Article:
Follow-up thoughts and news related to earlier shows
The connections from the show:
Dire Straits (Terry Williams on drums) → Rockpile (Williams with Dave Edmunds) → Dave Edmunds → Dave Edmunds with Mark Knopfler (who was the front man of Dire Straits) → John Fogerty with Mark Knopfler (Kenny Aronoff on drums, who also filled in for Dave Mattacks a few times) → Steeleye Span (Dave Mattacks on drums) → Chris Rea (Dave Mattacks on drums) → Chris Rea with Elton John → Olivia Newton-John with Elton John → Olivia Newton-John with ELO → ELO (Jeff Lynne guitar/vocals) → Traveling Wilburys (Jeff Lynne guitar/vocals, Jim Keltner drums) → Pink Floyd (Jim Keltner drums on 1987 album).
Back to Jeff Lynne: first solo album produced by Dave Edmunds → Dion (1989 album produced and guitars by Edmunds, Terry Williams drums) → Man (Terry Williams drums), bringing us back to our starting point.
Back to Dave Mattacks: Fairport Convention → Richard Thompson (John Kirkpatrick accordion) → Steeleye Span (Kirkpatrick accordion, Maddy Prior vocals) → Jethro Tull (Maddy Prior vocals on 1976 album).
And the next bunch of connections will therefore most likely be focused on Ian Anderson/Jethro Tull.
On a side note, Terry Williams and Dave Edmunds have worked together since 1970 when Williams replaced Bob „Congo“ Jones on drums with Edmunds’ band Love Sculpture, and has played on many Edmunds solo albums, as well as with the other members of Rockpile (Nick Lowe, Billy Bremner). We would have loved to explore those connections a bit further, but since we only have 2 hours of air time per show, we stuck to the stuff farther afield. Edmunds also produced the first demos of Motörhead, and there will be quite a bunch of seemingly weird connections from Jethro Tull, some back to the English Electric Folk scene, which could well rate its own Connections show in the future.
And an apology to all those who want more Connections shows (we heard you…), these shows unfortunately require a particularly large amount of research, so they will be spaced out a little. There will be more, though.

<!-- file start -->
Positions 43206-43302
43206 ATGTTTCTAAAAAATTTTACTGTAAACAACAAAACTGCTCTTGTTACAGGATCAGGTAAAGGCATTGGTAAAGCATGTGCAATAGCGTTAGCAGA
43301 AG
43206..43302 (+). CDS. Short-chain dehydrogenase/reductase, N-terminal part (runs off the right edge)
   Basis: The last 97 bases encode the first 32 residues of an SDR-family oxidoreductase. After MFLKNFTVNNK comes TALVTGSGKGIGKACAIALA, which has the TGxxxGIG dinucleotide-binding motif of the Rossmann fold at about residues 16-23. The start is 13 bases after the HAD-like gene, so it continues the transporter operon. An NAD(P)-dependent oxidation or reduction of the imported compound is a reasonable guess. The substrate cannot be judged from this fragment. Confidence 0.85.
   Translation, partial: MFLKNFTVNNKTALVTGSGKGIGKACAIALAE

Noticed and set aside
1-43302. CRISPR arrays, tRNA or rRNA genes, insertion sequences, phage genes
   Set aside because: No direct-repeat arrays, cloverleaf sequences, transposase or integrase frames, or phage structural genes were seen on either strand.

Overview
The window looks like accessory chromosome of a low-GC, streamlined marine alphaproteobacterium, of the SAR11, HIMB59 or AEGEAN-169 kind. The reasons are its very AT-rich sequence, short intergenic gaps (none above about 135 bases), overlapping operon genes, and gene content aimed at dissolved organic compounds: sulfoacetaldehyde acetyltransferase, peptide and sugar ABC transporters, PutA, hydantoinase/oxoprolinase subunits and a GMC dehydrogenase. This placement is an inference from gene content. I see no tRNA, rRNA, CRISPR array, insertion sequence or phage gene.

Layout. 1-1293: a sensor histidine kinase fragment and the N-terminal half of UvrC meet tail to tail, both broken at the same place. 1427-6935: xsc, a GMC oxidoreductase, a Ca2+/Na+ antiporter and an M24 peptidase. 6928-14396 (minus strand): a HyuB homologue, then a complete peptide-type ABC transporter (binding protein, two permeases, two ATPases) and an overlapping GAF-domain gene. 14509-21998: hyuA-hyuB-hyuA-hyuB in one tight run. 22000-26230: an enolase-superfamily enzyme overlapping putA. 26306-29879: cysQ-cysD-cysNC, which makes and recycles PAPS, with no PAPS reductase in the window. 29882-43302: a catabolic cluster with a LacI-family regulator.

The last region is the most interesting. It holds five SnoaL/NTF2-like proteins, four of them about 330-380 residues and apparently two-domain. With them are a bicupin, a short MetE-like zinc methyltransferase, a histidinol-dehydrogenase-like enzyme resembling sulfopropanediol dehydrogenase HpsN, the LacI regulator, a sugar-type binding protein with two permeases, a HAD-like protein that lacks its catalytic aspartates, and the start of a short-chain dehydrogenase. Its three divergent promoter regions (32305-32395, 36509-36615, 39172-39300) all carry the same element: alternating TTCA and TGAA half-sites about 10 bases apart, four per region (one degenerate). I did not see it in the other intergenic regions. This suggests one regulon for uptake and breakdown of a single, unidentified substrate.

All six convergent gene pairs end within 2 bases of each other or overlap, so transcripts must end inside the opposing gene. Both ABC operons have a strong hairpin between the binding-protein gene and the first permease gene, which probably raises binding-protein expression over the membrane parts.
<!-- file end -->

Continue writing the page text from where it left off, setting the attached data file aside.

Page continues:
Klaus Doldinger, the man behind Jazzrock/Krautrock group Passport (a group we have broadcast a History Of), has turned 80 years old, is still touring, in good health, and shows no sign of letting up. According to news items, he celebrated by going on top of a hill near his home in the early morning and played the melody of his most-played song (a TV theme) solo on sax, before having breakfast and spending the evening in a local jazz club jamming with old bandmates and local amateur musicians.
That’s how a jazz man celebrates his 80th, people… 🙂
See you in the Cavern,
The line of connections from the show:
The Rolling Stones → Ronnie Wood (member) → The Faces → Rod Steward (member) → The Jeff Beck Group (Wood and Steward both members) → Jeff Beck → Yardbirds (Jeff Beck member) → Yardbirds (Eric Clapton member) → The Beatles (Eric Clapton playing on “While My Guitar Gently Weeps”) → Billy Preston (played with the Beatles on final album) → The Rolling Stones (Preston member 1970-1977).
Eric Clapton → Blind Faith (Clapton member) → Steve Winwood (member) → David Gilmour (Winwood played on solo album) → Supertramp (Gilmour guitar solos on “Brother Where You Bound”) → Thin Lizzy/Pink Floyd: Scott Gorham (guitar on “BWYB”) and Scott Page (Flute on “BWYB” and sax on “The Dogs of War”) → Jeff Porcaro (drums on “Mother”) → Toto (Porcaro member) → Jim Horn (woodwinds on album Toto IV) → Canned Heat (Horn on flute)/The Beach Boys (Horn on baritone sax) → Ringo Starr (drums on “California Calling”) → Paul McCartney (Starr drums on album Give My Regards to Broad Street) → Dave Edmunds (guitars on GMRtBS and playing with McCartney on the tour). And we’ll pick up with Edmunds for the next Connections show.
There are quite a few side notes there, too: Clapton left Yardbirds to join John Mayall’s Bluesbreakers, was replaced by Jeff Beck, who was joined in Yardbirds by Jimmy Page. After Beck left, the Yardbirds name could no longer be used (legal reasons) and Page and Plant wanted to go Hard Rock anyway, so renamed the leftovers of the Group Led Zeppelin.
Clapton left Bluesbreakers to form Cream, and was replaced with Peter Green, who went on to form Fleetwood Mac.
Cream broke up, and Clapton formed Blind Faith with Peter Baker. Clapton left Blind Faith to play with Delaney and Bonnie and Friends, who ended up playing on Clapton’s first solo album as the band before breaking up, leaving Clapton to pursue his solo career.
Jim Horn is a bit of a deus ex machina: Having been part of the group of L.A. session musicians who were informally called “The Wrecking Crew” in the mid-1960s, he has played on just about everything and with just about every group that anybody can remember. So… that’s a bunch of connections I may come back to in case I run into a dead end during research.
Also, on McCartney’s album “Give My Regards to Broad Street,” we can hear Dave Gilmour (Pink Floyd) and Steve Lukather (Toto) as well as Chris Spedding on guitars alongside Dave Edmunds and McCartney himself.
There are a lot more connections going sideways from the ones we explored in this show, but there is only so much one can cover in two hours of air time, and I believe what we did cover was already convoluted enough.
See you in the Cavern,